Engrossing science let down by poor history

The Clockwork Universe: Isaac Newton, the Royal Society, and the Birth of the Modern WorldThe Clockwork Universe: Isaac Newton, the Royal Society, and the Birth of the Modern World by Edward Dolnick
My rating: 3 of 5 stars

The year 1660 was a turning point in British political, cultural and intellectual life. The restoration of King Charles II, after eleven brutal years of military dictatorship, awoke a new spirit of vibrancy and optimism in Britain. And one of the earliest yet most enduring results of the new era was the formation of the Royal Society.

It was a heady time and there are heady tales to be told of it, both in history and in fiction. Among the most successful of the latter are Neal Stephenson’s three-volume Baroque Cycle, and one suspects that it is their readership whom Edward Dolnick may have had had in mind when writing The Clockwork Universe: Isaac Newton, the Royal Society, and the Birth of the Modern Universe.

Dolnick’s writing style is immediately engaging; he is good-humoured, possessed of a dry wit and a pleasing turn of phrase. In his presentation of mathematical and scientific ideas, he takes great pains to render them clear to an audience not only of non-specialists but of complete novices. He writes of science like one of those inspirational teachers who can make these things make sense to the least scientific of students.

The book is structured in three parts. The first sets the historical scene of 1660s London – the Restoration, the plague of 1665, the Great Fire, the early work of the Royal Society. Part Two goes back in time to discuss the work of Copernicus, Kepler and Galileo and even the ancient Greeks, to provide the scientific context for Newton’s discoveries. Part Three focuses on Newton himself, his discoveries in the fields of mathematics, physics and astronomy, and his long-running feud with Leibnitz over the “invention” (sic) of calculus. (Surely mathematical laws are discovered, not invented?)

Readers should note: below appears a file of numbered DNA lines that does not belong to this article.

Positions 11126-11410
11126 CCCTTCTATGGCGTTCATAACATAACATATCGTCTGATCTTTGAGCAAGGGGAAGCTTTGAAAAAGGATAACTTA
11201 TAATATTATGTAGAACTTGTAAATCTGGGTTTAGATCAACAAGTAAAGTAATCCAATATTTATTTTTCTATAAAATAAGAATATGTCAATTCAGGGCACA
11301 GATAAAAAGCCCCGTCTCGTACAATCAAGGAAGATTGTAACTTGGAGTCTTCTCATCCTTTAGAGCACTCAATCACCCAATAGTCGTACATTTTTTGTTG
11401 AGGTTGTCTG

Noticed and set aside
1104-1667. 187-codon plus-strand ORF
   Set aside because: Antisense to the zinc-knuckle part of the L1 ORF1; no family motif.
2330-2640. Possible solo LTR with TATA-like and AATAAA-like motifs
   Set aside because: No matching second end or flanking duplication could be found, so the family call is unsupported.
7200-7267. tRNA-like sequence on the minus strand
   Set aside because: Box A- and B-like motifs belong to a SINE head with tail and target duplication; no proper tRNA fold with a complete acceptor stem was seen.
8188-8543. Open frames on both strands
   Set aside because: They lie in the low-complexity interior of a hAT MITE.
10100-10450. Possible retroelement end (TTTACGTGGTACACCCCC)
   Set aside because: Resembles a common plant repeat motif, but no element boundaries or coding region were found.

In Parts Two and Three Dolnick is clearly on home turf, writing with the easy authority of one who understands both his subject and how to communicate it. The book is badly let down, however, by Part One, the historical element – ironically entitled “Chaos”, though probably for the wrong reasons.

Dolnick is a scientist; he is no historian. He is at his weakest when discussing religious belief, and unfortunately takes up a great deal of the first 100 pages with this discussion. Whilst he makes some useful points about the generality of religious belief at the time – in particular the universal belief in eternal damnation and hellfire – most of his discussion is a gross over-simplification, treating religion as something static and homogeneous, ignoring the wide spectrum of beliefs that characterised the seventeenth century, ignoring the distinction between religious belief itself (influencing what a scientist might be prepared to believe) and Church doctrine (which dictated what they would be able to teach or publish).

For example, he observes (p. 98) that it “was not coincidence … that seventeenth-century England welcomed science, on the grounds that science supported religion, and thrived; and seventeenth-century Italy feared science, on the grounds that science undermined religion, and decayed”; but he fails to distinguish anywhere in his narrative between Protestantism and Catholicism (or between their respective views on scientific discovery), or even to mention the Reformation as a key factor in creating an environment for the pursuit of scientific endeavour.